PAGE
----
DC Exclusives - Opinion

Finally, A Bright Conservative Idea From Canada

Maxime Bernier (L) celebrates with Andrew Scheer after Scheer's leadership win during the Conservative Party of Canada leadership convention in Toronto, Ontario, Canada May 27, 2017. REUTERS/Chris Wattie

It is indeed rare for Canadian conservatives to influence their American cousins. It is usually the other way around.

This writer can’t tell you how many of us were influenced by the candidacy and presidential victory of Ronald Reagan in 1980 — influenced not just in an ideological fashion but affected by the positive image that Reagan projected and the belief that this kind of political success was achievable for unapologetic and principled conservatives.

It was a wasteland in Canada at the time. Pierre Trudeau was prime minister (yes, that’s Trudeau II haunting the political landscape today) and we had just endured 9 months of   a “Progressive Conservative” government under Joe Clark, who, as something called a “Red Tory” was indistinguishable from the Liberals. You might wonder what on earth a Progressive Conservative is. Well aside from being an oxymoron of the first degree, it is a name that allow all of the principle in conservatism to be subsumed and corroded by the toxic mantle of progressivism.

But for those of us who yearned to throw off the yoke of collectivism, Reagan was more than an inspiration; he was every inch of the hero he had played in so many Hollywood films.

Not that Canada hasn’t influenced American politics. But unfortunately it hasn’t usually been for the better. I’ve no doubt that the Canadian experience with same-sex marriage had a profound effect on how this issue was so quickly mainstreamed in the U.S. In Canada, the supreme court simply found Canada’s marriage laws unconstitutional and told Parliament to legislate otherwise. After several provinces acquiesced to the massive political pressure of perhaps two percent of the electorate, the federal government passed legislation and that was virtually the end of the debate.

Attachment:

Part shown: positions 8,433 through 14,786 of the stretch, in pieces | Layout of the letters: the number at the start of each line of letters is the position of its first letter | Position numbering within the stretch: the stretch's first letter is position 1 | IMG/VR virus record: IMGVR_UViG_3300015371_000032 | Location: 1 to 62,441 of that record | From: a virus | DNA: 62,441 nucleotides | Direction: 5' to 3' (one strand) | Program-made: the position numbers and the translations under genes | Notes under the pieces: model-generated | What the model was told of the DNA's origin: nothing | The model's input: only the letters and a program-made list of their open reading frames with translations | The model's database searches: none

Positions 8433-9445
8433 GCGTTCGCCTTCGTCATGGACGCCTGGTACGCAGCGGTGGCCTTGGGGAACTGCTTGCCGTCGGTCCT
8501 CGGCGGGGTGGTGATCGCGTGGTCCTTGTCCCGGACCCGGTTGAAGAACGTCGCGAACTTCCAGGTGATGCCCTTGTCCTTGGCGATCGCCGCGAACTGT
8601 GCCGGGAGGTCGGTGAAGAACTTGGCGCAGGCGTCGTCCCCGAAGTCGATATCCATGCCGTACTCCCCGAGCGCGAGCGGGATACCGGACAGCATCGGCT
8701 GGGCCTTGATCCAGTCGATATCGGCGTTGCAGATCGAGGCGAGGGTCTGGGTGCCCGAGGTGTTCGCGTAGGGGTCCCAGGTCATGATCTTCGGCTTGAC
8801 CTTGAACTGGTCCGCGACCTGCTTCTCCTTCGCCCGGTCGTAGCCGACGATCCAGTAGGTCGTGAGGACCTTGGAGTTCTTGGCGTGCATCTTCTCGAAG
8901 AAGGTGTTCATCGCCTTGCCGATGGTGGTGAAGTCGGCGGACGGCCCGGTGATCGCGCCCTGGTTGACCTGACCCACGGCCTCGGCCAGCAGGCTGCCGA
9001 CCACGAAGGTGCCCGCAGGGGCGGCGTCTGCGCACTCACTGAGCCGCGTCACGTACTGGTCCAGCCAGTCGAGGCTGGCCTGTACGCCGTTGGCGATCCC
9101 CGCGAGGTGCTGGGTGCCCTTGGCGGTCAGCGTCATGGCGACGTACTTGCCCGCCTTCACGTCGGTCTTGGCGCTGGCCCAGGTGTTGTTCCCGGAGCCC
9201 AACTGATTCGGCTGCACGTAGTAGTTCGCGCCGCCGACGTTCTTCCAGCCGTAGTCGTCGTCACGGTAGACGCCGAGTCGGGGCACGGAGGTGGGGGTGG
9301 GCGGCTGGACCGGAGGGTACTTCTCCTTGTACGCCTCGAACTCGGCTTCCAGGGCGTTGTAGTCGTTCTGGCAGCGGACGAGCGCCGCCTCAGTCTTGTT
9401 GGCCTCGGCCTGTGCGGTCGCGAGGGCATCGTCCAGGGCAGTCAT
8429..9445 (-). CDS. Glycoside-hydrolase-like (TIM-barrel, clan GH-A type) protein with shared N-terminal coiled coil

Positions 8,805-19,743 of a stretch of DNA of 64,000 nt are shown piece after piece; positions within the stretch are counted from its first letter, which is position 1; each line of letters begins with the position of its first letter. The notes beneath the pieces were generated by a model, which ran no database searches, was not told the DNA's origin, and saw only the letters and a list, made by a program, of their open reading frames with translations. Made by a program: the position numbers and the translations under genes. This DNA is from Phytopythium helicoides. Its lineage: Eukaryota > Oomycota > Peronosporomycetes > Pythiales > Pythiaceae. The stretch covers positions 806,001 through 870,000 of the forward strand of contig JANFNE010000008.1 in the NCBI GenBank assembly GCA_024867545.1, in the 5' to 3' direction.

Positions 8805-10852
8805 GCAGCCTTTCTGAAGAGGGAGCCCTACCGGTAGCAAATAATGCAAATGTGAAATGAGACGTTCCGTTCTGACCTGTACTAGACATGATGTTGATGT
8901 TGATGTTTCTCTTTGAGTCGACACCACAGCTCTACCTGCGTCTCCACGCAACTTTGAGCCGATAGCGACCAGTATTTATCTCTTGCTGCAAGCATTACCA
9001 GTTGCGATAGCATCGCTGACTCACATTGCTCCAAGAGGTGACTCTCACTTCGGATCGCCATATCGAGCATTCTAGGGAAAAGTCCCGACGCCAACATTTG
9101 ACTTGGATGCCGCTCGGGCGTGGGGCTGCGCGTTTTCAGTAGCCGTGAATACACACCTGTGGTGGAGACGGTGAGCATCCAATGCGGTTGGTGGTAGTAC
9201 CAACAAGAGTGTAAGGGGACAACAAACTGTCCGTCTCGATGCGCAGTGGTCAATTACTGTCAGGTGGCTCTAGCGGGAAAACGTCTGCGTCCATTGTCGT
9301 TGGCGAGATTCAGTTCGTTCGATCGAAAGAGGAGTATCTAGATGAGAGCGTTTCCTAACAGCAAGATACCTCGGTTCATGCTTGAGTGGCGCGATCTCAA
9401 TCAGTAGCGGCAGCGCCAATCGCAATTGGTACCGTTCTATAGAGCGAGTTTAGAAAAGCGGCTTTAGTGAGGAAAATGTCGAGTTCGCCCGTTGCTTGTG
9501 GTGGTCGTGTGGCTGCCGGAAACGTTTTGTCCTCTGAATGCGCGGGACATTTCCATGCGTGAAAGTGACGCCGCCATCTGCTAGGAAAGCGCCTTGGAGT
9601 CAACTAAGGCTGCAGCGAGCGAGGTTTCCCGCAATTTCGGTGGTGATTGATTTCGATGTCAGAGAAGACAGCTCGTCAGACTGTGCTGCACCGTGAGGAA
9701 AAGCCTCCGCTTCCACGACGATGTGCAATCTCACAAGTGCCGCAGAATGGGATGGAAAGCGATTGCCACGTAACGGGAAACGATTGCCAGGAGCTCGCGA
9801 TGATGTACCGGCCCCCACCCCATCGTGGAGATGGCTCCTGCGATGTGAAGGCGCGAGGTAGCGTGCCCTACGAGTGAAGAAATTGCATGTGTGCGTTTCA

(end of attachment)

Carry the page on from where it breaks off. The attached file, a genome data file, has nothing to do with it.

Currently, much of the U.S., and California in particular, has come to believe that Canada’s universal medicare is a medical panacea that will be the ultimate answer to Obamacare. Had Hillary Clinton been elected president, she would almost certainly have gone down this troubled road; she was on the record for admiring Canada’s single-payer system and certainly thought Obamacare was only a good start.

Canadian medicare is an excellent system — if you’re in excellent heath and don’t require medical assistance in a hurry. If you do, well the tangled mess in the U.S. that has become a weird hybrid of private and public healthcare still delivers the goods when you need it.

But I’m happy, yes, almost proud, to say that a Canadian political leader has finally offered some good conservative advice to Americans. Last weekend, the Conservative Party of Canada elected Saskatchewan Member of Parliament Andrew Scheer as its new leader. Scheer will strike many Americans as a curiosity because he’s only 38 and has already been the Speaker of the House of Commons and is now the Leader of the Official Opposition. In two years he could well be the man who replaced Trudeau as prime minister.

Scheer didn’t roll out an abundance of policy initiatives during the leadership debate but  he did talk about one issue that he reiterated last Saturday night when he clinched the leadership on the 13th ballot. He wants to defund public universities who refuse to defend free speech and I think he’s actually serious about doing it. Canadian academia, precisely like its American counterpart, is increasingly characterized by a totalitarian leftist student rabble and a totalitarian leftist faculty that simply refuses to listen to any opinions but their own. All others be damned — or at least not admitted on campus.

Scheer has truly discovered not only a significant cross-border issue but one that might prove to be a defining moment in conservative thought itself.  William F. Buckley, Jr. argued in God and Man at Yale that academic freedom was often a philosophical ruse to indoctrinate students in leftist ideology. Today, the Marxists who are supposedly educating our students have taken it one step further: the process is decidedly one-sided with any debate or countervailing opinion being seen as counter-revolutionary and disruptive to the homogeneous tranquility of ideological conformity.

Let us hear some more from this new Conservative leader.

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David Krayden
the authorDavid Krayden
David Krayden is a weekly newspaper columnist, conservative political pundit and communications expert who was formerly an Air Force public affairs officer and communications manager on Parliament Hill.

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